Aces on Bridge — Daily Columns

The Aces on Bridge: Monday, January 4th, 2016

Thoughtlessness — I try not to think about it.

Jarod Kintz

S North
Both ♠ Q J 10 4
 A 5 3 2
 8 3
♣ J 7 5
West East
♠ 9 8 3
 A 9 5 4 2
♣ K 10 3 2
♠ K 7 6 2
 7 4
 Q J 10 7
♣ Q 9 6
♠ A 5
 K Q J 10 8 6
 K 6
♣ A 8 4
South West North East
1 Pass 2 Pass
4 All pass    


The time to plan as declarer is at trick one, when dummy appears, and not in the post mortem. All too often declarer plays on auto-pilot at the start of the deal, and by the time he realizes his mistake, it is too late.

In today’s deal the contract was the same at both tables, reached via an identical auction. When South opened one heart, North raised to two, suggesting constructive values, since he had not gone through the forcing no-trump. That was enough to convince South to rebid four hearts.

The lead at both tables was the spade nine. At one table, in a knee-jerk reaction, South played dummy’s queen, which held. The contract was now dead in the water; because West had the diamond ace, declarer ended up with four minor-suit losers.

It may seem counter-intuitive, but the way to 10 tricks involves losing a spade, even though the king is onside. There are six heart tricks, plus the two black aces. Therefore two more spade tricks will bring the total to 10.

That being so, as the second declarer showed, it is essential to play the spade four from dummy at the first trick. Win with the ace, draw trump leaving the ace in dummy for a later entry, then play a second spade. East wins with the king and switches to the diamond queen. But now, after the defense take two diamonds, South can win the club switch, enter dummy with the heart ace, and discard the two losing clubs from hand on the established spades.

Did you lead a heart – fourth highest from longest and strongest? BZZZ! Go to the back of the class. The lead will sometimes work. But a spade lead is less likely to cost a trick, and on a blind auction your objective is to lead a suit of five or more cards, or failing that to find the lead that combines safety with some aggression. The spade seven, second from weak length, is ideal here to suit that purpose.


♠ 9 7 6 4
 A Q 6 3
 J 6
♣ 10 9 5
South West North East
      1 NT
All pass      

For details of Bobby Wolff’s autobiography, The Lone Wolff, contact If you would like to contact Bobby Wolff, please leave a comment at this blog. Reproduced with permission of United Feature Syndicate, Inc., Copyright 2016. If you are interested in reprinting The Aces on Bridge column, contact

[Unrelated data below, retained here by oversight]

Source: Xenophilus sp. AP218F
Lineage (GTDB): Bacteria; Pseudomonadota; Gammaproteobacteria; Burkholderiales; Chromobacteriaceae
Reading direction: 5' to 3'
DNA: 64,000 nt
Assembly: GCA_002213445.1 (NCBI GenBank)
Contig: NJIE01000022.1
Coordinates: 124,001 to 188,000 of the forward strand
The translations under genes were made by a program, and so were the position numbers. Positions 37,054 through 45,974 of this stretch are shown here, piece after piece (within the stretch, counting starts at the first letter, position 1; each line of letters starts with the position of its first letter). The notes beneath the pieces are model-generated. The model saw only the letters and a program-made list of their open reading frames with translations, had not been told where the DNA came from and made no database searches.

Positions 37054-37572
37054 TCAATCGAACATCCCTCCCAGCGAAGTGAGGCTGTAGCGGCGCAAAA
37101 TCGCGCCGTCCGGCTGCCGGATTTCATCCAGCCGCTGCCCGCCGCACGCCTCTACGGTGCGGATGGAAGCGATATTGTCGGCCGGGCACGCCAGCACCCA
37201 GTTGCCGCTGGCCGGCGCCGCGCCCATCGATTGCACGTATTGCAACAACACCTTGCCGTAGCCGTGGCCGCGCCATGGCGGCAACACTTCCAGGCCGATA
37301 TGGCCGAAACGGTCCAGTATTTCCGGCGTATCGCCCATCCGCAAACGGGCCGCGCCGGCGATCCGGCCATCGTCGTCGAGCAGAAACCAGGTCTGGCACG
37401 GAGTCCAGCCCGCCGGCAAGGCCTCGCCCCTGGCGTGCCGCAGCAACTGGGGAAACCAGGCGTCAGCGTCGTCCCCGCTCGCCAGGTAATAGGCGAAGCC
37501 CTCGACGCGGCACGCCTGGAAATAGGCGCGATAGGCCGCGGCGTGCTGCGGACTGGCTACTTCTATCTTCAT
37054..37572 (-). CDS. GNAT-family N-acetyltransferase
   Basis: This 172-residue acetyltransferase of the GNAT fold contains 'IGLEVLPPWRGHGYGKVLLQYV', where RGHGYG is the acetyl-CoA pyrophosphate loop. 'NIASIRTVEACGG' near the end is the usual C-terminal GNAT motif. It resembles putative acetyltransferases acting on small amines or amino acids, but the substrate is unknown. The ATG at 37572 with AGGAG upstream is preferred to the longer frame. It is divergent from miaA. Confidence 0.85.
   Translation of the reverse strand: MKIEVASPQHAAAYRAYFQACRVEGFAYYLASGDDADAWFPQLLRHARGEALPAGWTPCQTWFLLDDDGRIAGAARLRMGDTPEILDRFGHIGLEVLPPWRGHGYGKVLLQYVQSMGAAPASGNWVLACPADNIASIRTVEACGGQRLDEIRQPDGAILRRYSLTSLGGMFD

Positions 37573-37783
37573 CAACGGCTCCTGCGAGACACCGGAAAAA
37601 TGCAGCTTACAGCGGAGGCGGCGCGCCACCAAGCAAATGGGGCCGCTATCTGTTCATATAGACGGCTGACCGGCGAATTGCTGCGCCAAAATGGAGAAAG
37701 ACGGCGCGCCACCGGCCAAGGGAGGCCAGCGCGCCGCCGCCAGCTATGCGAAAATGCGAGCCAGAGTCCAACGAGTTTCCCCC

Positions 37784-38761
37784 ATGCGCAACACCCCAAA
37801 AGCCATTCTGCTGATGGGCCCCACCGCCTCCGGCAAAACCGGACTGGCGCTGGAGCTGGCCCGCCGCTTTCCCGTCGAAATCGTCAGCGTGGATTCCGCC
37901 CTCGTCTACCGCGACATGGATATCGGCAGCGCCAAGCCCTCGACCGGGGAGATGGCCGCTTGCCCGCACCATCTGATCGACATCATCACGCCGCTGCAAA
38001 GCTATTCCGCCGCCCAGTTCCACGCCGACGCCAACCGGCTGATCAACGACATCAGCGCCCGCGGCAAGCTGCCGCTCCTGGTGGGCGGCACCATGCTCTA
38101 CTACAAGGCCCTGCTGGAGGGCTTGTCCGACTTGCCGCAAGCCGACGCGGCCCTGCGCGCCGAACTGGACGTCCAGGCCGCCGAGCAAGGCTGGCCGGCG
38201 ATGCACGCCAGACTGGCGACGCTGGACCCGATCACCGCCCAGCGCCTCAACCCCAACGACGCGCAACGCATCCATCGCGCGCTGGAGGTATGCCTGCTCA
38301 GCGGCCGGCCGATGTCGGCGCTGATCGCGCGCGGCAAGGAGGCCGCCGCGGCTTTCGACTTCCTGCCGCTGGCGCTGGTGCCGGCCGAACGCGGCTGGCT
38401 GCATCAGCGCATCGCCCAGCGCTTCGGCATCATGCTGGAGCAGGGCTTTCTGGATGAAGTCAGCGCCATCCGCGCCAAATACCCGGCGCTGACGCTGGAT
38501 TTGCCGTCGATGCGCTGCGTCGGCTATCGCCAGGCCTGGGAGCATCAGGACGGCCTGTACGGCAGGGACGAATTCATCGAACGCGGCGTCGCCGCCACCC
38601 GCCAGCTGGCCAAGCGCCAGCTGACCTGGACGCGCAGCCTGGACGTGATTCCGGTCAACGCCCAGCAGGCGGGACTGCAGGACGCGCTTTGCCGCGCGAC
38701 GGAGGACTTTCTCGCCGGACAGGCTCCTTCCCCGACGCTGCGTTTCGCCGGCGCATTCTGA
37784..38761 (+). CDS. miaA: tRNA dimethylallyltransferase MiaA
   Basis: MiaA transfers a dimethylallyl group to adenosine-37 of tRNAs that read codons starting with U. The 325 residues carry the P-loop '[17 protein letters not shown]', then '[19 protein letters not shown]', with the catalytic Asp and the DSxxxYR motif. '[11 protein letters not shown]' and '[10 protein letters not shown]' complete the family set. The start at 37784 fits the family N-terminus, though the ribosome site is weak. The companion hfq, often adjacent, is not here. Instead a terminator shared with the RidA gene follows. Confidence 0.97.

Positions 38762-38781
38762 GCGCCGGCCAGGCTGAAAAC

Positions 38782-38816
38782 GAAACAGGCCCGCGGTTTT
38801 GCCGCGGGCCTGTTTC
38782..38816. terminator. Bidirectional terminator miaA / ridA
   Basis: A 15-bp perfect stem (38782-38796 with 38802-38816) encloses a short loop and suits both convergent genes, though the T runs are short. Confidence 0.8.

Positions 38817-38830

slarJanuary 18th, 2016 at 7:27 pm

I have some questions about card combinations. With opponents silent, partner blasted to 6S and found himself with Axxxx in hand opposite JT8x. He cashed the A, played another spade (dropping the K/Q), then claimed. Was this right? It didn’t matter that day but my instinct was to finesse twice. I tried to figure it out myself and got lost in a maze of “what if” situations.

Elsewhere I put myself in 5D with AKT9xxx opposite xx. Affording no losers, I cashed the A and when the Q dropped offside, I decided to finesse for the jack which turned out to be right. If I understand correctly, this play is indicated due to restricted choice. I could not come up with sound reasoning to support my partner’s play on the previous hand. Is that one that just has to be memorized?

In the more general sense, what resource do you suggest for card combinations? The beginner / intermediate resources I have seen are enough to get me off in the right direction but aren’t anywhere near complete.

denisJanuary 18th, 2016 at 7:48 pm

Interesting board. Had the H5 and H6 were swapped between dummy and hand, the Spade play would be immaterial, right?
It is all about entry… having 4 cards fit in trump like this does not give you more entries… 🙂

Bobby WolffJanuary 18th, 2016 at 8:27 pm

Hi Slar,

The key holding with your nine card spade combination is when either the king or the queen is together with the 9x on side (right of Axxxx or another way of expressing it, behind, or the right of J108x).

By a very small percentage margin while holding the nine in addition to the J10 between the hands it is right to take two finesses, but when the above (last paragraph) is considered, it switches to strongly in favor of playing the ace first.

The above “feel” is directly tied to a player’s numeracy quotient. Yes, there are many tables which can be memorized, but by doing so, the declarer (usually but sometimes the defense) needs to understand what the previous paragraphs state and most importantly, why, the difference?